I really enjoyed reading about the dairies where customers demanded milk from a specific named cow, about Chinese gambling dens, Hugenot weavers and the tight knit Jewish communities. There's so much in this book - the Cable Street riots, the Bethnal Green tube disaster - I could go on and on, but Harriet Salisbury and the voices she has brought to us do it so much more eloquently. A pleasure to read.
Comment Was this review helpful to you? Yes No Sending feedback...
Thank you for your feedback. If this review is inappropriate, please let us know.
Sorry, we failed to record your vote. Please try again
7 of 7 people found the following review helpful By Woodstock Books on 28 May 2012
Format: Paperback Verified Purchase
Compelling. Fascinating. Shocking. Harriet Salisbury and the Museum of London are to be congratulated for bringing such diverse voices to a wider public via 'The War on Our Doorstep'. It's as much a page-turner as any novel, and by the end I felt I had really come to know some of the recurring contributors in the way that you come to care about certain fictional characters. But you can never forget that these stories are true, and the daily crises that so many experienced from WW1 up to the 1950s made an indelible impact on their lives. I was particularly struck by the survival of so many elements of Victorian life well into the 20th century, such as the muffin man, watercress sellers and communal cooking in the local baker's oven. What would these East Enders have made of the latest incarnation of their neighbourhood, in the shape of the Olympic Park?
Highly recommended to anyone interested in London, 20th-century Britain, social history and a great, absorbing read.
Comment Was this review helpful to you? Yes No Sending feedback...
Thank you for your feedback. If this review is inappropriate, please let us know.
Sorry, we failed to record your vote. Please try again
5 of 5 people found the following review helpful By Mabel Jones on 4 Aug. 2012
Format: Paperback Verified Purchase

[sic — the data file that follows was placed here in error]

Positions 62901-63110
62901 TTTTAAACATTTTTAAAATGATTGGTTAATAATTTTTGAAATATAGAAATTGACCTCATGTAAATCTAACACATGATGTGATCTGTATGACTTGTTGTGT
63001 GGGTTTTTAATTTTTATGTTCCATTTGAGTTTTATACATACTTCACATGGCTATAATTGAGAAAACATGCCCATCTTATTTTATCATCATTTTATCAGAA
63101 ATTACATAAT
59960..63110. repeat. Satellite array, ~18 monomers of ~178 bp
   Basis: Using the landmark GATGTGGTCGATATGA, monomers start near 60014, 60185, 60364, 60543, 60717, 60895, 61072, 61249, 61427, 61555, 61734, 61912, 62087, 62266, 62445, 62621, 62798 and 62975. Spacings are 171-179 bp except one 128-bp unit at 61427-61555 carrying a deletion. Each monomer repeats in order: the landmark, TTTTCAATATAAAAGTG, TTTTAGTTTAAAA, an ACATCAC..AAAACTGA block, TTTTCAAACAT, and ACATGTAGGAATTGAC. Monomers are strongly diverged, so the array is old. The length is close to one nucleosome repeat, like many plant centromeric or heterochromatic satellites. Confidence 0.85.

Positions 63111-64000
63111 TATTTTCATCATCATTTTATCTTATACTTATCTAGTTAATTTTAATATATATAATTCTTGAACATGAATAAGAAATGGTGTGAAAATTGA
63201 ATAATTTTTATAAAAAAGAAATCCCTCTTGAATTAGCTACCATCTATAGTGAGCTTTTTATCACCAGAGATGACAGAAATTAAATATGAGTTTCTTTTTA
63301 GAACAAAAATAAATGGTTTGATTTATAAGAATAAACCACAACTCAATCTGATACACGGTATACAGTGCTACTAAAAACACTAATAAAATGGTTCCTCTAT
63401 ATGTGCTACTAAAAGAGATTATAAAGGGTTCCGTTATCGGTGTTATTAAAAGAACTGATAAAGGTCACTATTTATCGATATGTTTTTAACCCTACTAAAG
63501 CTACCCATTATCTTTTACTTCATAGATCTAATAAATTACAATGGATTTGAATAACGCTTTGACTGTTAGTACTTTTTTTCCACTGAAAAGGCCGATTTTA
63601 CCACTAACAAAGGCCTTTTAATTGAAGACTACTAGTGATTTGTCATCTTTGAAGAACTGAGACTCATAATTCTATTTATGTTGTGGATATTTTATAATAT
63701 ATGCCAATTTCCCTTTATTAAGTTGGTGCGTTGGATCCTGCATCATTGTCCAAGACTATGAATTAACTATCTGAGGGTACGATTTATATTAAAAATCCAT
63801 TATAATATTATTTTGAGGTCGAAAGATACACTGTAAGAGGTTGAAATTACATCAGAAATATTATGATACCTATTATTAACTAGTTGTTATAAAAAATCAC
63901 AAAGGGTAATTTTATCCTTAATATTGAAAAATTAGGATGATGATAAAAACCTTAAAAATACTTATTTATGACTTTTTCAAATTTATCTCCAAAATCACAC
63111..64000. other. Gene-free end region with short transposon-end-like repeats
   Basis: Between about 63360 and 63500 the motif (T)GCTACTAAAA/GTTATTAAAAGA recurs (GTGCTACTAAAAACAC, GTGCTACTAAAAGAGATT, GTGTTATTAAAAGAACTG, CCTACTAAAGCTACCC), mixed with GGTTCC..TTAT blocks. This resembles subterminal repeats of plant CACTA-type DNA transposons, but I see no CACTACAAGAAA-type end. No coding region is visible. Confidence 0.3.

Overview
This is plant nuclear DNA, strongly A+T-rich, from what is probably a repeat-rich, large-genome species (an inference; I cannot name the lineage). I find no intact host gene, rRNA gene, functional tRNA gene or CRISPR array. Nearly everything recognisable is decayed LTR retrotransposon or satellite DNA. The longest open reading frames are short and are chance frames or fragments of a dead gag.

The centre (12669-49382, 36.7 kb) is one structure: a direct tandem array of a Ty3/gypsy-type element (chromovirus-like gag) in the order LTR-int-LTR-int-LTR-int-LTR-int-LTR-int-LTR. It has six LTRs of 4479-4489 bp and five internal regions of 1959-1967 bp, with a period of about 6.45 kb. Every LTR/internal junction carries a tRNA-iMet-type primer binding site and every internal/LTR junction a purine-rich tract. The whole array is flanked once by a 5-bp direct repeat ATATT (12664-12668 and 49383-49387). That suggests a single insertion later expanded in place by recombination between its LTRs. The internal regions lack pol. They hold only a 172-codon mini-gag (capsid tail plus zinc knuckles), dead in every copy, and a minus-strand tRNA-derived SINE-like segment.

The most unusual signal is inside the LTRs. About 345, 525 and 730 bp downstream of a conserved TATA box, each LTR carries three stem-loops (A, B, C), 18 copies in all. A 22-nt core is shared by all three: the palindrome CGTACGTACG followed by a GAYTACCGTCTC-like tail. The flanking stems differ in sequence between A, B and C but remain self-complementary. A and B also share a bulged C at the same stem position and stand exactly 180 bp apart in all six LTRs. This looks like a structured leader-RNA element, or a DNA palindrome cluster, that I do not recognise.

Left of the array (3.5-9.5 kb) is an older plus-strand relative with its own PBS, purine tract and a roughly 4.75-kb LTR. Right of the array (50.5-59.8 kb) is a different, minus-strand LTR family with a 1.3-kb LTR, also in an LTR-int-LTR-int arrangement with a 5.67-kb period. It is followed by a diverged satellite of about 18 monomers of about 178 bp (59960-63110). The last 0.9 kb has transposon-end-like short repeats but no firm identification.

The War on Our Doorstep is a history of the East End of London from the start of the 20th century to the late 1950s.
The author writes "the question that fascinated me was not what happened? but who did it happen to?" and this book, a collection of oral testimonies, gives a vivid account of those indomitable people.
The book records their stories of growing up, working and living in the East End. The interviewees saw and experienced poverty, discrimination, exploitative working practices, aerial bombardments in two World Wars, fragmentation of neighbourhoods, the birth of trades' unions and the death of industries and, ultimately, of the East End that they knew.
The section covering home life and healthcare prior to the NHS is particularly interesting. Medical officers recruiting for WW1 found that 37.4% of Londoners had either a physical disability or a weakness due to past disease; hardly surprising since in the early 20th century more than a million people in the East End were living in crowded buildings often in extreme poverty. Home for a typical family would be one or two rooms of a shared house with a cooker on the landing and a shared outside toilet and cold tap.
Childhood mortality was high as children were especially vulnerable to the effects of cold, dirt, pollution and malnutrition. For most families a visit from the doctor was unaffordable.
Parasites were inevitable; bed bugs, fleas and lice were a part of daily life. When rooms needed cleansing a highly toxic sulphur candle would be burned. The practice of sitting out in the street on a warm summer evening chatting with the neighbours was in part to avoid the bed bugs indoors.
Large families remained the norm and there was very little publically accessible information about family planning.
Read more ›
Comment Was this review helpful to you? Yes No Sending feedback...
Thank you for your feedback. If this review is inappropriate, please let us know.
Sorry, we failed to record your vote. Please try again
3 of 3 people found the following review helpful By A. PRIOR on 16 July 2012
Format: Paperback Verified Purchase
I was born in 1939, so my first memories involve many of the things referred to in this book. Like the shelter in our living room, the fact that Dad was away, food rationing, bombs falling on the nearby railyard and the local docks. The book is a compelling read, brings many incidents to mind and should be a 'must read' for some of today's spoilt youngsters.
Comment Was this review helpful to you? Yes No Sending feedback...
Thank you for your feedback. If this review is inappropriate, please let us know.
Sorry, we failed to record your vote. Please try again


Feedback